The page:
2. Methods

2.1. Participants

All participants were from Chongqing, located in Southwest China, which is the fourth largest Chinese municipality. There was a relatively large number of children under 3 years in 2015 (17): approximately 960,000. There were more than 200 community health centers located in the urban center and approximately 900 township service centers located in rural areas of Chongqing. A total of 70 urban community health service centers and 60 rural township health service centers spread across Chongqing were randomly selected for this study.

Ethical approval was obtained by Chongqing Medical and pharmaceutical College. Informed consent was obtained prior to study participation. In this study, “child healthcare workers” refers to physicians, nurses and other workers undertaking child health care work who were free to participate and were informed that a refusal to participate would in no way affect their work status within the health service centers. Child healthcare workers were excluded if they had not obtained a certificate in their specialties, which was the exclusion criterion. 265 child healthcare workers completed the survey for analysis; which was a 97% response rate out of the total number of potential participants. The study was a point survey.

2.2. Socio-Demographic Questionnaire

A socio-demographic questionnaire was used to obtain information including gender, age, educational status, work experience as a child healthcare worker, and experience of diagnosing ASD/suspected ASD.

2.3. Knowledge About Childhood ASD Among Child Healthcare Workers

All questionnaires and individual questionnaire items were adapted for a Chinese cultural context from measures utilized in previous studies assessing knowledge of ASD (6, 17, 18). The questionnaires (Additional files 1) assessed knowledge of children with ASD. A minimum total score of 0 and maximum total score of 12 was possible. The questionnaire and the scoring system are shown in supplementary file Appendix 1.

2.4. Attitudes Towards Autism Prevalence and Traditional Chinese Medical Treatment of Childhood ASD

A three-item questionnaire measuring attitude was adapted from previous studies. The items were: “ASD in China occurs at approximately 1% among children,” “ASD can be treated by traditional Chinese medical science” and “Traditional Chinese medical treatment is the most effective treatment for children with ASD.” The questionnaire about attitudes is also shown in supplementary file Appendix 1.

2.5. Procedure

To assess legibility and ensure clarity of translation, pilot data were gathered on the questionnaires in a sample of 26 child healthcare workers at a district in Chongqing in January of 2015. The final version of the questionnaire was created using the feedback from this pilot study concerning item wording. The questionnaires were then administered to child healthcare workers in Chongqing over the span of eight weeks (August 2015 to October 2015). The questionnaires were completed by the participants and collected from them at the point of administration to prevent them from seeking any study materials or discussing before marking their responses.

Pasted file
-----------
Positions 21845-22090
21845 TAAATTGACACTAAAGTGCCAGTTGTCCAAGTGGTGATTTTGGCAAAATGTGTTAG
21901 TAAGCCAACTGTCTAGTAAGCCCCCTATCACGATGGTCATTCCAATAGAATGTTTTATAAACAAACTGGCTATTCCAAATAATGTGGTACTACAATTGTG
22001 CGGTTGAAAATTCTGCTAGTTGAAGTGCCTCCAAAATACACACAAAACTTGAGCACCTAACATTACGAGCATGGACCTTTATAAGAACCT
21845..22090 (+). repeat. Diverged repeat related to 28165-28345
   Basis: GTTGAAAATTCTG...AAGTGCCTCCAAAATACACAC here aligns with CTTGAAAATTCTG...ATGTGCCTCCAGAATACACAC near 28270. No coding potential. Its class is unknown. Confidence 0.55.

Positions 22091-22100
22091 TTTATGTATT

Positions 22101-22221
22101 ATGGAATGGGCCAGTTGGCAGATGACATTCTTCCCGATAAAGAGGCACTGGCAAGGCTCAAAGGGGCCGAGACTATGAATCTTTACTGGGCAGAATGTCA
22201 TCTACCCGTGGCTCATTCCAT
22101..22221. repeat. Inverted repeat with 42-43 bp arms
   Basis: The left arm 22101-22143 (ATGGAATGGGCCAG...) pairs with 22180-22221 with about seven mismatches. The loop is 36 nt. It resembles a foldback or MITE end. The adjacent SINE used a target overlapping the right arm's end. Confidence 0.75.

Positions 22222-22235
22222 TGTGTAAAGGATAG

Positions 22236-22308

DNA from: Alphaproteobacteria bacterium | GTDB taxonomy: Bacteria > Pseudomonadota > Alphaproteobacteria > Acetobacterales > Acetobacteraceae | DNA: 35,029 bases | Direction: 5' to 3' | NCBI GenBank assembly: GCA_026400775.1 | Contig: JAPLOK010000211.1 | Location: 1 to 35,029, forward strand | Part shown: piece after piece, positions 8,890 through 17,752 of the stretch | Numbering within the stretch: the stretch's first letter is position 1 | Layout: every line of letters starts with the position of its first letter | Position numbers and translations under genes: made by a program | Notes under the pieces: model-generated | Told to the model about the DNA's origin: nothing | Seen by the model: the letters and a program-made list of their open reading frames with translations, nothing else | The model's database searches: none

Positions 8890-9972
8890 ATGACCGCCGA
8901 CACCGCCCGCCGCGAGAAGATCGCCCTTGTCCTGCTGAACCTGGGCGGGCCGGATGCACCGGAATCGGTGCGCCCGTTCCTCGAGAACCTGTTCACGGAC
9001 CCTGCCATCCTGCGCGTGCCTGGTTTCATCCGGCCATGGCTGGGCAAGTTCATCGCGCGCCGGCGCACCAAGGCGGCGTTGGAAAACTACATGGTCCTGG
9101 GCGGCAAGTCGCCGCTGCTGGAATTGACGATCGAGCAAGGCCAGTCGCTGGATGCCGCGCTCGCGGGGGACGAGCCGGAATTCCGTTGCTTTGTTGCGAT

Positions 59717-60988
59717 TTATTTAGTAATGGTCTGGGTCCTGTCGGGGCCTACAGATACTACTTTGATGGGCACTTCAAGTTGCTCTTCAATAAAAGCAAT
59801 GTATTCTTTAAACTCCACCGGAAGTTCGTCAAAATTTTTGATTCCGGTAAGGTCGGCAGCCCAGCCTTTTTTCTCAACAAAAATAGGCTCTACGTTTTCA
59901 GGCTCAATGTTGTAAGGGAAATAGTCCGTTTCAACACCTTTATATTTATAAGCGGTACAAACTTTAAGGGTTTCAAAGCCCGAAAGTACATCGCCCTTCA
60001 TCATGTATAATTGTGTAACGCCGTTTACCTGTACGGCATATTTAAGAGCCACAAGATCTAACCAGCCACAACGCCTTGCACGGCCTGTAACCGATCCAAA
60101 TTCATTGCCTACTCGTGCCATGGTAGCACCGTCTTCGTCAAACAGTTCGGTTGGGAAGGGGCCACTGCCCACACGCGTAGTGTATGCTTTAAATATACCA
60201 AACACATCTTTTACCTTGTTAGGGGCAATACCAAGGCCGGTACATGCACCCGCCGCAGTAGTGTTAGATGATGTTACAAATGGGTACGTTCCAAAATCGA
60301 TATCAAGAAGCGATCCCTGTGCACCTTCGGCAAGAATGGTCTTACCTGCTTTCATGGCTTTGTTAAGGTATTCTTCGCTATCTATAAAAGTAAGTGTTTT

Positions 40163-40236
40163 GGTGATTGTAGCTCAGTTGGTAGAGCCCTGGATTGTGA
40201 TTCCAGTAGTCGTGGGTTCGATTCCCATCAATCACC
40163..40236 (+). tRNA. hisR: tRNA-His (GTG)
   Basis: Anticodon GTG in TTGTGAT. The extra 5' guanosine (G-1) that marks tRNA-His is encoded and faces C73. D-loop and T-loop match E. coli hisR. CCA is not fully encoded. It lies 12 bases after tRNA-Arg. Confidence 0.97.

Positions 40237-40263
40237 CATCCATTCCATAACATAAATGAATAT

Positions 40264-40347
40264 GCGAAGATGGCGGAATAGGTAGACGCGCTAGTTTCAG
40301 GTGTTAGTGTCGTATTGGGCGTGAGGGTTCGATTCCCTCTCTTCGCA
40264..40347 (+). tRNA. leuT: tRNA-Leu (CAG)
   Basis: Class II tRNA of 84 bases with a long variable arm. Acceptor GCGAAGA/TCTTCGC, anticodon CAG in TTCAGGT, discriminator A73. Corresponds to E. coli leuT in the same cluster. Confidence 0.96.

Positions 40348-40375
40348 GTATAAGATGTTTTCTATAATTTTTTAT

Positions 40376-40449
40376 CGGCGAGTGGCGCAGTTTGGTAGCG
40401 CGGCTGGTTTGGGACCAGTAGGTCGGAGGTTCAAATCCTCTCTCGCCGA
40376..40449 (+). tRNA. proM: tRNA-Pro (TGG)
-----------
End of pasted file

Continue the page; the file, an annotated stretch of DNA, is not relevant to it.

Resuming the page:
2.6. Data Analysis

SPSS 17.0 for Windows (SPSS Inc., Chicago, IL, USA) was used to analyze the outcomes of the study. Chi-squared test was used for categorical variables and t-test (or analysis of variance) was used for continuous variables. The correlations between socio-demographic variables and knowledge of childhood ASD were examined using univariate and multivariate analyses. The value of P used the probability of two sides and α used 0.05 as a test standard.

3. Results

3.1. Participant Demographics

A total of 265 child healthcare workers consented to participate in the study, 153 (57.7%) from community health service centers in urban and 112 (32.3%) from town health service centers in rural group areas. 164 (61.9%) were females and 101 (38.1%) were males. When area of specialty was considered, 131 (49.4%) came from clinical medicine, the other specialties included nursing, pharmacy, etc., of which nursing had the majority. 86 (32.5%) had work experience with ASD/suspected ASD. Socio-demographic variables of the participants are shown in Table 1.

Table 1. Socio-Demographic Variables of the Participants
Socio-Demographic VariableNo. (%)
Gender
Male101 (38.1)
Female164 (61.9)
Age, y
≤ 2595 (35.8)
26 - 30110 (41.5)
> 3060 (22.6)
Region
Urban153 (57.7)
Rural112 (42.3)
Education
High school29 (10.9)
Middle vocational school92 (34.7)
High vocational school and college144 (54.3)
Area of specialty
Clinical medicine131 (49.4)
Nursing and others134 (50.6)
Work experience, y
≤ 5116 (43.7)
6 - 1080 (30.2)
> 1169 (26.1)
Work experience of ASD/suspected ASD
No179 (67.5)
Yes86 (32.5)

3.2. Knowledge of ASD

Out of 12 possible scores of the childhood ASD knowledge questionnaire among the child healthcare participants, the mean score was 7.3 ± 2.19. The percentage of items answered more than 50% accurately was 75%. The items answered correctly by 50% or less of the sample were ‘Autistic children have special talent,’ ‘ASD is a neurodevelopmental disorder’ and ‘ASD is curable if diagnosed early and the appropriate intervention provided.’

3.3. Factors Affecting Knowledge About Childhood Autism Among the Child Healthcare Workers